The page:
Meaningful Use and it’s Effect on Hospital IT Careers

In Career Advice
December 8, 2016

Meaningful Use

Meaningful Use was introduced in 2009, and as a result, a number of new medical IT careers were created. Meaningful Use was a part of the Health Information Technology for Economic and Clinical Health (HITECH) Act, and was put in place to encourage providers to use electronic health records, or EHRs.

If a health care provider demonstrated “meaningful use” of EHR’s, they would be eligible to receive incentive payments. The purpose of this program is to promote the use of EHR’s, thus streamlining the patient health record process, improving patient care, and lowering costs. To qualify for the incentive payments, eligible health care providers need to start using EHRs, and also show “meaningful use” of them.

So what does this mean for jobs in the healthcare industry? Well, as a result of the program, new jobs have been created to help monitor, facilitate, and improve the way that medical records are handled. Below we have compiled a list of some of the exciting new jobs that have been created as a result of meaningful use and the rise of digitized medical records.

EHR Meaningful Use Business Analyst

  • The meaningful use business analyst performs a variety of very important functions. The first of which is to be abreast on the rules and regulations regarding meaningful use, and to put those into functional applications. Creating meaningful use objectives and crafting a plan of action, as well as implementing and reporting on these objectives, are the primary job functions of the analyst.

Clinical Application Trainers

  • A clinical application trainer is a hospital IT professional who works with the analysts as well as the doctors and nurses who will be using the applications. They perform instructional sessions in the classroom as well as working side-by-side with the users of the applications to ensure that they are used properly. These trainers can been seen on hospital floors wearing green vests and assisting doctors and nurses when a new technology is released.

Meaningful Use Specialist

  • Similar to a meaningful use analysts, a specialist must stay on top of the latest technology and ensure that they are properly implementing new applications. However, a meaningful use specialist has a high focus on the communication between physicians and providers regarding the implementation of meaningful use. The communication extends to working directly with healthcare executives and end users to ensure workflow efficiency. Identifying enhancement opportunities and workflow improvements are highly important requirements of a meaningful use specialist.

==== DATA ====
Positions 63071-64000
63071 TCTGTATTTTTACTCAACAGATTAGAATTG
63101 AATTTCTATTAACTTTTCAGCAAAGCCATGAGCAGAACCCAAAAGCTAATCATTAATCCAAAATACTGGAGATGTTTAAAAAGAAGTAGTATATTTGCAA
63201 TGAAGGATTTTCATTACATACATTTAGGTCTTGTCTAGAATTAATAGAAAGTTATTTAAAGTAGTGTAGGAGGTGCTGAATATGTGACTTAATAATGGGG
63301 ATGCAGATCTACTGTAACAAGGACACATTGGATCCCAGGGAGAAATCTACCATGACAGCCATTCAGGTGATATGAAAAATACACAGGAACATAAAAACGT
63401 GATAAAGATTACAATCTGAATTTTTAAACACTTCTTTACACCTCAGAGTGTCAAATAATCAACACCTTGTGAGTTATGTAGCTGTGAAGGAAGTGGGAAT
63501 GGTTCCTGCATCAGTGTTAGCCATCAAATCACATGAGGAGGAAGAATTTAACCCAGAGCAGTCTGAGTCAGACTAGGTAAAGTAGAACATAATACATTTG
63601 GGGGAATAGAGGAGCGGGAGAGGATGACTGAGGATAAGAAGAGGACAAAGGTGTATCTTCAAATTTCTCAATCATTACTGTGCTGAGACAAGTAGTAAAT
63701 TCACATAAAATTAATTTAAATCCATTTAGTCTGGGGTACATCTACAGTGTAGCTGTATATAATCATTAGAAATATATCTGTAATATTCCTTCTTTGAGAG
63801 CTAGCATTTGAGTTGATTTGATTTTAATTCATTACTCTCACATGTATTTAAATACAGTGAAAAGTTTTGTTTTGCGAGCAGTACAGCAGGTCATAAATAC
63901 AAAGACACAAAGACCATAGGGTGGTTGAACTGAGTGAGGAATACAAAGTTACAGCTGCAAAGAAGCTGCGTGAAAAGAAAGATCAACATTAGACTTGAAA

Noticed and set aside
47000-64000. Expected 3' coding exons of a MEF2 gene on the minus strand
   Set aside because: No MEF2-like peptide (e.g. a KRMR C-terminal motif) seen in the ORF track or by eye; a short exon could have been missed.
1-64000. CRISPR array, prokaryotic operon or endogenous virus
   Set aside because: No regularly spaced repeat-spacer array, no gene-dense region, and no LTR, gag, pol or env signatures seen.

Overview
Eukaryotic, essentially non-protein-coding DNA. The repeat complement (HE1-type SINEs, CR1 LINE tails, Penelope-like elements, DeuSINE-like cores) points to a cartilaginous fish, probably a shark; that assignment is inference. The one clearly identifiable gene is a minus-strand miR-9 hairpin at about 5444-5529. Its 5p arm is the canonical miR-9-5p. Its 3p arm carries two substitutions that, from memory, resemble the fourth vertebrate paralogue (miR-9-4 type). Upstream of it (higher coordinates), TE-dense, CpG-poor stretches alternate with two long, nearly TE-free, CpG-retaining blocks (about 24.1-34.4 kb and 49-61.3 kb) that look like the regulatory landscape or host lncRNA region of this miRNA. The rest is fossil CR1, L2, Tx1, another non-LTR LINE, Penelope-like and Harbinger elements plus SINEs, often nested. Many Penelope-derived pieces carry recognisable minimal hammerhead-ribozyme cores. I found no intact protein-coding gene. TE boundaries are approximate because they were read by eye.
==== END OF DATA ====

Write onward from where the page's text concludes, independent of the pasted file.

Registered Health Information Technician

  • A Registered Health Information Technician or RHIT is an IT professional in the healthcare field who is in charge of verifying the quality of medical records and verifying accuracy. Entering the EHRs into the computer system and analyzing the records for efficiency and cost control are two of the primary responsibilities of RHITs. Maintaining the records and ensuring accuracy are highly important for meaningful use incentive payments. RHITs can work in hospitals, private practices and other healthcare facilities that hold electronic health records.

Thanks to the advancements in healthcare technology, there is an abundance of new healthcare and hospital jobs coming available each year. These new, highly specialized jobs require applicants to be on the cutting edge of healthcare technology. Be sure to check out our vast database of health information technology jobs, and see what is available in your desired area!

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